How Neurons Reach Their Final Destination

Summary: A new study explores the role microtubles play in neurodevelopment.

Source: Drexel University.

With a boost from motor proteins, sliding microtubules give nerve cells a smoother ride.

As the human brain develops, neurons leave their birthplace and take a trip to distant locations. Once they reach their final destination, the neurons then send out axons and dendrites — the branches that receive and send messages from other cells.

Humans’ most basic functions depend on this journey of neurons getting to where they need to go, and making correct connections once they arrive. This ensures that our eyes can see, our ears can hear, our fingers can touch and so on.

A new study from Drexel University researchers shows that the sliding movements of a small group of intracellular structures — called microtubules — play a key role in keeping neurons on a smooth, proper trajectory.

This discovery could ultimately help researchers better understand how neurons gone astray contribute to neurodevelopmental disorders, said Peter Baas, PhD, a professor in the College of Medicine and the study’s principal investigator.

“This study is important for understanding how a healthy brain is organized,” Baas said. “If neurons do not know when to start migrating, or where to go, or if the axons don’t grow long enough, that sort of thing can give way to disorders such as autism.”

The study, published this month in the Journal of Cell Biology, focuses on microtubules and the molecular motor proteins that generate forces on these intracellular structures.

Until recently, the primary school of thought accepted that microtubules’ main functions were to grow longer and shorter — as merely “passive players” in the wiring of the nervous system. However, Baas has spent his career studying the ways in which motor proteins push and pull on microtubules, causing them turn, and thus enabling the axon to move in response to cues inside the embryo.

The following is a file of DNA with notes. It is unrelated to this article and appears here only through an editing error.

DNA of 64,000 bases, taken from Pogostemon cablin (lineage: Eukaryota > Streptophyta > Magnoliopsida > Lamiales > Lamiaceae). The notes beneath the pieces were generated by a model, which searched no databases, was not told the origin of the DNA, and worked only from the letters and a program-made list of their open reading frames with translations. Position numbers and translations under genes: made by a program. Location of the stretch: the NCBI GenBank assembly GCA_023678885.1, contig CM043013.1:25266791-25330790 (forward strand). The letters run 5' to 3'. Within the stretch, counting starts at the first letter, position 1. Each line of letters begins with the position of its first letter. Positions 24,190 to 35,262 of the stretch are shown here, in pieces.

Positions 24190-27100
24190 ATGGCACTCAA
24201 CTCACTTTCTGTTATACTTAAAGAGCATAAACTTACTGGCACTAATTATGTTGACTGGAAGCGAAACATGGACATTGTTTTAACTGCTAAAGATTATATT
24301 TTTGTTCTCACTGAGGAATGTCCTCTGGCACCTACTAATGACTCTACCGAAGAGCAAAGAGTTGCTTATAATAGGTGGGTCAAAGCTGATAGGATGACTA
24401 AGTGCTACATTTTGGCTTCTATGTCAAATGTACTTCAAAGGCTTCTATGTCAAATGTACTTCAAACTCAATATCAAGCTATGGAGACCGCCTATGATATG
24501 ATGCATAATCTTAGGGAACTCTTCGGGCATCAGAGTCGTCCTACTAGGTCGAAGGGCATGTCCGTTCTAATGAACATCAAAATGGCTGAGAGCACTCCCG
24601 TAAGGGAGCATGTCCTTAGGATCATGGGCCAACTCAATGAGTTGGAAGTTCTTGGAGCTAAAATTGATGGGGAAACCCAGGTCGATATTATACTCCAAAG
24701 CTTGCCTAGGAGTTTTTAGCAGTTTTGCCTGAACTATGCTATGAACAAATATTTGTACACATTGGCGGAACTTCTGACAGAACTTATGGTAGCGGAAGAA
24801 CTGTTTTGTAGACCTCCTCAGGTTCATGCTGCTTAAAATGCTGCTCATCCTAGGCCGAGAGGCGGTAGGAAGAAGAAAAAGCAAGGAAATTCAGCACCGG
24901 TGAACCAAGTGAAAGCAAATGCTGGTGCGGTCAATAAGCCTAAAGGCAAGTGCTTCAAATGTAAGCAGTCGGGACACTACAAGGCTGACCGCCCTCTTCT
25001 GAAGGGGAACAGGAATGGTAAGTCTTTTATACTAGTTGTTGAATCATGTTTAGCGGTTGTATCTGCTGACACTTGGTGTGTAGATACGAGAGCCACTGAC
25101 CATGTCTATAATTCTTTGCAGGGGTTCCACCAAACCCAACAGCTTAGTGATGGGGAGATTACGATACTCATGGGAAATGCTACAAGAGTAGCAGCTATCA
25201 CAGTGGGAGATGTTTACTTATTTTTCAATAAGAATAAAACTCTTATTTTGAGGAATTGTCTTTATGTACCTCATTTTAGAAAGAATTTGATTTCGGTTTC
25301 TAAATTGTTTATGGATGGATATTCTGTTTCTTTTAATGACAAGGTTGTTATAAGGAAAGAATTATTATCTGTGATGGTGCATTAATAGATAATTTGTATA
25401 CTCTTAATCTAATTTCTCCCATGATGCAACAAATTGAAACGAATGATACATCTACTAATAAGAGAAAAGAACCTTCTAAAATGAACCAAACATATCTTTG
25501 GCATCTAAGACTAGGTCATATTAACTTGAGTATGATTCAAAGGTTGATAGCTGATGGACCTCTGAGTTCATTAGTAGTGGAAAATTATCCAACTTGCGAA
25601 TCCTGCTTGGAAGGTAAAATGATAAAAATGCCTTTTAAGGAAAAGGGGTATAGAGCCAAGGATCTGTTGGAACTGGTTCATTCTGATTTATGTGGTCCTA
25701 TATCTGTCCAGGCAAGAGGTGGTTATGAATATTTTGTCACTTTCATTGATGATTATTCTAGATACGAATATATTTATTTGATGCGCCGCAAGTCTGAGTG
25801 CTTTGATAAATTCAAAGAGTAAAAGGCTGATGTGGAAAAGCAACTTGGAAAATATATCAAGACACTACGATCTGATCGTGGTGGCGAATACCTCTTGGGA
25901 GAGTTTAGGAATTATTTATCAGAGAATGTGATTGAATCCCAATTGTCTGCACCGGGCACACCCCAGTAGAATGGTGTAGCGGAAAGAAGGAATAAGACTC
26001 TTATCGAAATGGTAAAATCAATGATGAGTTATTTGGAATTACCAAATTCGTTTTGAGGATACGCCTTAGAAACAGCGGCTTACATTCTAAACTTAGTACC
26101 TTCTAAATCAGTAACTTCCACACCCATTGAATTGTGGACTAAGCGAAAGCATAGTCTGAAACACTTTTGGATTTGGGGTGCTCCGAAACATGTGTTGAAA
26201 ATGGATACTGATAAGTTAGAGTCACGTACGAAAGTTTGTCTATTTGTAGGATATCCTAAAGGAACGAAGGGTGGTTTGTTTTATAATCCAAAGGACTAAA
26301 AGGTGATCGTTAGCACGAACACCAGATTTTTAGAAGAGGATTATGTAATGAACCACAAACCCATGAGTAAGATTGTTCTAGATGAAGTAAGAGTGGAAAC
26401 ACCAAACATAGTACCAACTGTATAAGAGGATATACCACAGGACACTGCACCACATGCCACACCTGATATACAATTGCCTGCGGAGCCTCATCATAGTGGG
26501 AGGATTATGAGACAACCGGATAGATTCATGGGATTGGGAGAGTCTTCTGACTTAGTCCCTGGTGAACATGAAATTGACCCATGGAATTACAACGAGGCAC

Researchers also assumed that all “functionally relevant” microtubules were attached to the centrosome, the main organization center of a cell, according to Baas.

Baas and his research team decided to use electron tomography — the most rigorous imaging method available — to see, first, whether some microtubules might actually be detached from the centrosome, and if so, how that detachment might contribute to neuron migration.

The researchers found that a small group of microtubules were not attached to the centrosome, and that motor proteins can actually slide these unattached microtubules within the neuron as it migrates.

Next, they wanted to know, do those sliding, unattached microtubules matter?

To find out, the researchers added a drug to immobilize them. They saw that, although the neurons still moved, they frequently changed direction, instead of migrating in a simple, straight line.

“When we used the drug that inhibits sliding, we saw that the neuron can’t migrate in a nice straight, smooth trajectory,” Baas said. “That’s how we found out that little bit of sliding that normally occurs is really important for maneuverability.”

Image shows microtubules.
A selected electron tomography slice shows microtubules, with the arrows indicating the direction of migration (top). The researchers used electron tomography to construct a 3-D model (bottom), and found that whereas most microtubules (green) are attached to the centrosome (blue), a small number are unattached. The unattached microtubules are able to undergo motor-driven sliding, which helps neurons migrate in a straight line. NeuroscienceNews image is credited to Peter Baas.